September 2016
Volume 57, Issue 12
Open Access
ARVO Annual Meeting Abstract  |   September 2016
In silico identification of miRNAs associated with AMD
Author Affiliations & Notes
  • Magda A. Meester
    Dept. of Ophthalmology, Erasmus MC, Rotterdam, Netherlands
    Dept. of Epidemiology, Erasmus MC, Rotterdam, Netherlands
  • Mohsen Ghanbari
    Dept. of Epidemiology, Erasmus MC, Rotterdam, Netherlands
  • Johanna Maria Colijn
    Dept. of Ophthalmology, Erasmus MC, Rotterdam, Netherlands
    Dept. of Epidemiology, Erasmus MC, Rotterdam, Netherlands
  • Stefan Erkeland
    Dept of Immunology, Erasmus MC, Rotterdam, Netherlands
  • Abbas Dehghan
    Dept. of Epidemiology, Erasmus MC, Rotterdam, Netherlands
  • Caroline C W Klaver
    Dept. of Ophthalmology, Erasmus MC, Rotterdam, Netherlands
    Dept. of Epidemiology, Erasmus MC, Rotterdam, Netherlands
  • Footnotes
    Commercial Relationships   Magda Meester, None; Mohsen Ghanbari, None; Johanna Maria Colijn, None; Stefan Erkeland, None; Abbas Dehghan, None; Caroline Klaver, None
  • Footnotes
    Support  Uitzicht grant (2015-37)
Investigative Ophthalmology & Visual Science September 2016, Vol.57, 2622. doi:
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      Magda A. Meester, Mohsen Ghanbari, Johanna Maria Colijn, Stefan Erkeland, Abbas Dehghan, Caroline C W Klaver; In silico identification of miRNAs associated with AMD. Invest. Ophthalmol. Vis. Sci. 2016;57(12):2622.

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      © ARVO (1962-2015); The Authors (2016-present)

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Abstract

Purpose : Genetic polymorphisms in microRNA (miRNA) sequences or their binding sites (BS) affect expression of target genes, and are therefore expected to contribute to phenotypic variance and risk of disease. We aimed to identify miRNAs and their target genes that are associated with age-related macular degeneration (AMD) in an in silico study on existing GWAS data.

Methods : Known variants in miRNA sequences and miRNA BS were retrieved from online databases (PolymiRTS, miRNASNP, PolymiRTS, and Patrocles) and from literature. MiRNA SNPs and BS SNPs present in GWAS studies were evaluated for their association with AMD using summary statistics (Fritsche, Nat Genet. 2013). Target genes for the associated miRNAs were ranked according to their association with AMD. MiRNA’s which bind to the site in which the SNP in the AMD gene was located were functionally evaluated by studying the expression of the miRNA in retina and brain tissue. Cis-eQTL data bases were screened to provide evidence for differential expression of genes related to the AMD-associated BS SNP.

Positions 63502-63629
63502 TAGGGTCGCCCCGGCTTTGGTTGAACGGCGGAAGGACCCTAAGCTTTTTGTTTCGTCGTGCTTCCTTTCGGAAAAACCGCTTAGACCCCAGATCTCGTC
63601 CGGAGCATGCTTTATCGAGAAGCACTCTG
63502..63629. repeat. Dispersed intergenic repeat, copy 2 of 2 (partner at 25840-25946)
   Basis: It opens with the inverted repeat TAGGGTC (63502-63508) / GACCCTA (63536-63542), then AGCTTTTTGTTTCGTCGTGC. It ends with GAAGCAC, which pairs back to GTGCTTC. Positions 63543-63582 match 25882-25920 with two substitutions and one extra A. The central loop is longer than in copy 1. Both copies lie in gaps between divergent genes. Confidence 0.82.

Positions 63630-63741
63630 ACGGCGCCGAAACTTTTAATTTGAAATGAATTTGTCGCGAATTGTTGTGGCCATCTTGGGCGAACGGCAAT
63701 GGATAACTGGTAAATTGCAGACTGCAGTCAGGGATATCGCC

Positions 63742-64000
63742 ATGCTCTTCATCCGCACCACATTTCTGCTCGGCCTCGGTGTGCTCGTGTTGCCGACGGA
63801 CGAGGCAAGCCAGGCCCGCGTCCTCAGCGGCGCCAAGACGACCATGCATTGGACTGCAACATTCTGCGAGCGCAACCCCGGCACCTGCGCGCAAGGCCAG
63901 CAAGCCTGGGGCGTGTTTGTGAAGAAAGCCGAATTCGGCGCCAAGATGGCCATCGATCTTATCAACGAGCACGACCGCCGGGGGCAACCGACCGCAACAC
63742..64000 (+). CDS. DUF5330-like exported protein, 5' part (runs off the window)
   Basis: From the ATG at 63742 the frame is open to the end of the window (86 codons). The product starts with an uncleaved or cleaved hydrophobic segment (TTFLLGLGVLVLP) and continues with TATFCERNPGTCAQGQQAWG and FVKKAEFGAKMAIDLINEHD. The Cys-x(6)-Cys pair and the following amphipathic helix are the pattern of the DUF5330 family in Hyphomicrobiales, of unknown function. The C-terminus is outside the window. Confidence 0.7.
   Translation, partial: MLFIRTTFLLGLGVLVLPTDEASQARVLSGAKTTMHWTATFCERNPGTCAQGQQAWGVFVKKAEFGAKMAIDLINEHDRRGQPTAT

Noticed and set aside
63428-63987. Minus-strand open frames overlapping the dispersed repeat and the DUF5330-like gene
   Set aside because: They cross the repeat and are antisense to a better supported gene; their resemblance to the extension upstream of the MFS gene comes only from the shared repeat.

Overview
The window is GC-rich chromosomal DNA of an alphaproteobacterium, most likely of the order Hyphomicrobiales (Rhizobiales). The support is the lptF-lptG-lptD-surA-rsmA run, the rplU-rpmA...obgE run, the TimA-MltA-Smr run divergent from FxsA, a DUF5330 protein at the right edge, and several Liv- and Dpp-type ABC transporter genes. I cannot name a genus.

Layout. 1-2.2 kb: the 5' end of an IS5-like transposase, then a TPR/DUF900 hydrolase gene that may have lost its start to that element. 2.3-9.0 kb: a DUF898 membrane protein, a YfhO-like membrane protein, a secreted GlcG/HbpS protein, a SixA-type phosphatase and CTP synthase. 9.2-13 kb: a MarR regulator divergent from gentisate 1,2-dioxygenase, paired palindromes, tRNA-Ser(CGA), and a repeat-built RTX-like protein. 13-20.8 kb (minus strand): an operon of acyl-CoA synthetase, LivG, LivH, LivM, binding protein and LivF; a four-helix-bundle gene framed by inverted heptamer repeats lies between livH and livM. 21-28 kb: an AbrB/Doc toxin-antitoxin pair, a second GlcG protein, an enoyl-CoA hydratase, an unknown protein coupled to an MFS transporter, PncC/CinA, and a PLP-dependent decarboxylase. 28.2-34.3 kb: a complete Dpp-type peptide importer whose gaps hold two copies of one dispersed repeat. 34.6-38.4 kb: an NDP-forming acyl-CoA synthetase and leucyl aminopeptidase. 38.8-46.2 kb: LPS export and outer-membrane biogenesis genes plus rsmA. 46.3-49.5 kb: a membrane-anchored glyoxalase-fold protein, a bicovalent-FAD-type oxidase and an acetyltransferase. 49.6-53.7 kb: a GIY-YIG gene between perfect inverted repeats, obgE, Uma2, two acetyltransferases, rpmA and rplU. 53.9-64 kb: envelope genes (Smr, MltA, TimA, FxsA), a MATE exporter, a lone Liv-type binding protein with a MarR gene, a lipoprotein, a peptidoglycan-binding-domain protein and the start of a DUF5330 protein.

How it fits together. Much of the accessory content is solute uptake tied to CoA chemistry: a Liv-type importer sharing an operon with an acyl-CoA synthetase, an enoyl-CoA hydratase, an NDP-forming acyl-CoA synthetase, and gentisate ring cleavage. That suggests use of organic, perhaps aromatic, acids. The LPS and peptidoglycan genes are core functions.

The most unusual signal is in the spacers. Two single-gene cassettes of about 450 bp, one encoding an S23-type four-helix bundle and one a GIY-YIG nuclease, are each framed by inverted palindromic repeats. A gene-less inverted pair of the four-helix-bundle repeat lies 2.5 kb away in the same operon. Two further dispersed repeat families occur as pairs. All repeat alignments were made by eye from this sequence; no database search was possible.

Results : Of all 2347 miRNA gene variants, 64 were present among the imputed variants in AMD GWAS studies. After applying Bonferroni correction, two of these variants were significantly associated with AMD (p-values 1.8x10-4 and 4.1x10-4). One of these was located in the seed region of an miRNA, and this variant significantly reduced the expression of the miRNA. The two miRNAs identified had hundreds of target genes; three of these were associated with AMD (p-values 1.3 x 10-4, 2 x 10 -12 and 3 x 10-8).
Of the 410,000 miRNA BS variants, 22,000 SNPs were present in AMD GWAS studies. 22 miRNA BS variants in 13 genes were significantly associated with AMD (p-value threshold of <2.3×10-6). 6 of these SNPs represented the top SNP of an associated region. Most variants either disrupted existing miRNA BS or created new binding sites. 16 out of 38 of the potentially binding miRNAs were expressed in retina or brain. Cis-eQTL data for 9 SNPs showed up- or downregulation of 21 genes.

Conclusions : We have successfully identified variants in 2 miRNA sequences, and in 20 miRNA BS in genes that are associated with AMD. Expression of associated miRNA’s or target genes support these findings. These miRNAs or miRNA BS might represent targets for miRNA-related therapies for AMD.

This is an abstract that was submitted for the 2016 ARVO Annual Meeting, held in Seattle, Wash., May 1-5, 2016.

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